Solicitation of prostitution is an offence under Korean law, as it is under Article 134 of the U.S. Uniform Code of Military Justice, which penalizes misconduct that discredits the military or is prejudicial to good order and discipline. Such misconduct is punishable by dishonorable discharge, forfeiture of all pay and allowances, and confinement of one year. No American servicemen have been held accountable for solicitation of prostitution in South Korea, or elsewhere in recent times, despite the widespread and well-documented evidence of their participation in the commercial sex industry. The International Office for Migration estimates that at least 5,000 women since the mid-1990s, though probably many more, have been trafficked into South Korea alone to supply commercial sex services, including to the 37,000 U.S. military personnel stationed there. Many of the clubs, bars and brothels surrounding military bases cater almost exclusively to U.S. servicemen.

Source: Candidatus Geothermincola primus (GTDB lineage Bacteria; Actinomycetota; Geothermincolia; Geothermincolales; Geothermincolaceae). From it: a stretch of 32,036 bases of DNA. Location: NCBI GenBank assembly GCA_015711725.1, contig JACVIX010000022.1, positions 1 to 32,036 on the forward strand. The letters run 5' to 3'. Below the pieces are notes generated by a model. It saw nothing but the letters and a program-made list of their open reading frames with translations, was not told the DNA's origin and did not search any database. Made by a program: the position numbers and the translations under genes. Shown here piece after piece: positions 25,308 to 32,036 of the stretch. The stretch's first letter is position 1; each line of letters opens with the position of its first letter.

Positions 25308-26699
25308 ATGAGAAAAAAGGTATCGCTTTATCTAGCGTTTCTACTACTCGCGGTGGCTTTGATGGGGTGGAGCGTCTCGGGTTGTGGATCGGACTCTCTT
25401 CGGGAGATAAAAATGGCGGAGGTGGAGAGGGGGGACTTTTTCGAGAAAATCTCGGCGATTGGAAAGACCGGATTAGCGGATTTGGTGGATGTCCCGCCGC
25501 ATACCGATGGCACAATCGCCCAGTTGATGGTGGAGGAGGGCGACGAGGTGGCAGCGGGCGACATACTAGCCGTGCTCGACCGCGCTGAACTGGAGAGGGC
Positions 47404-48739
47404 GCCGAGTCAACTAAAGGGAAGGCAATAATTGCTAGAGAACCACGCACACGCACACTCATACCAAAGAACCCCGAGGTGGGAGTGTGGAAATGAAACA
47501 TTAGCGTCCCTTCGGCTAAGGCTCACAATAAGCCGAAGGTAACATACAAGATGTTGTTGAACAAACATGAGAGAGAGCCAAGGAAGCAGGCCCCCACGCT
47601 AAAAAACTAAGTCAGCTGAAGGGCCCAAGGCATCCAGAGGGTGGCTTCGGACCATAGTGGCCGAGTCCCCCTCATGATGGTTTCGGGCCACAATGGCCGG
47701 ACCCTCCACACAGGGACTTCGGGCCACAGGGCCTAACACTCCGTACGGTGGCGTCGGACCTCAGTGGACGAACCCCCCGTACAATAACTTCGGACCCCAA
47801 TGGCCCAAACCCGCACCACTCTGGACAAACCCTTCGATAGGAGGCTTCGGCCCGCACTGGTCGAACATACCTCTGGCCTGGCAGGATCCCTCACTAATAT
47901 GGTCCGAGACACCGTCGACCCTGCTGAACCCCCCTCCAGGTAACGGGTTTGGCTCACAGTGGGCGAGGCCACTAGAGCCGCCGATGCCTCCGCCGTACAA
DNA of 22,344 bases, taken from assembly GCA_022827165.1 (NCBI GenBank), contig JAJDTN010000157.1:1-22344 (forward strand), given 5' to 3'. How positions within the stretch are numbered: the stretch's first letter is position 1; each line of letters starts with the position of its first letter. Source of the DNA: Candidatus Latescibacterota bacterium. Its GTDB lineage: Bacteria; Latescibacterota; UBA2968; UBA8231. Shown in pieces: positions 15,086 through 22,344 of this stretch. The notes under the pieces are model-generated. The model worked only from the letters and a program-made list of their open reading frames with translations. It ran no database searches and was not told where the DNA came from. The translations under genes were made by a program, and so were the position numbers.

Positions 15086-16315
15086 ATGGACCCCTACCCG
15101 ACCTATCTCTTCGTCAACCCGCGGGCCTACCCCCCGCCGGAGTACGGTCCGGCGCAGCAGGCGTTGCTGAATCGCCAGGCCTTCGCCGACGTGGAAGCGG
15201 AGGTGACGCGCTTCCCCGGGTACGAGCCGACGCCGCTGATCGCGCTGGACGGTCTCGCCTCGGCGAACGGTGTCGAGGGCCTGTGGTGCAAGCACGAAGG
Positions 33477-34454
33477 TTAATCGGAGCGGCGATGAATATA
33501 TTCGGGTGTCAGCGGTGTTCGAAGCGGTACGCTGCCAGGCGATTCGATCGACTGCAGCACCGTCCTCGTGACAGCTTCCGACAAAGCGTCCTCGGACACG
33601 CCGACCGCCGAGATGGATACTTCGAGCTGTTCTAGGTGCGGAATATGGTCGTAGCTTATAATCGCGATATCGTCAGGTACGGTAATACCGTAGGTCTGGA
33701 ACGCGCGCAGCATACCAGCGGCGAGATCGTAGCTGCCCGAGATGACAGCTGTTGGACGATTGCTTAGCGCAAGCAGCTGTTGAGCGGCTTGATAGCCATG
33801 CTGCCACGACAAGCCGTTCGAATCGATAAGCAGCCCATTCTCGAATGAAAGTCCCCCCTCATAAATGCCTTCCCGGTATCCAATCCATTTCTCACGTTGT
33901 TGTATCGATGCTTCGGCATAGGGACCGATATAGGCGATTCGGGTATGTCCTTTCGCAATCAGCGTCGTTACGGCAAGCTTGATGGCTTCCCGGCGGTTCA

Local organizations in South Korea are actively campaigning against the commercial sex industry and addressing the needs of women in prostitution for rehabilitation and alternative income. Saewoomtuh is one organization currently working for the reform of Korea's laws on prostitution so that customers, procurers and pimps are treated as criminals while prostitutes are treated as victims eligible for a wide array of social services. The organization helps women leave prostitution and find other sources of income for their survival. Saewoomtuh's model program, begun in 1998, includes alternative income generating opportunities, a program for support networking and a group counseling and policy discussion program for ex-prostitutes. The work of organizations like Saewoomtuh seeks to address the root causes of prostitution and diminish the lure of opportunities that seem to offer quick money but all too often lead to exploitation by the commercial sex industry.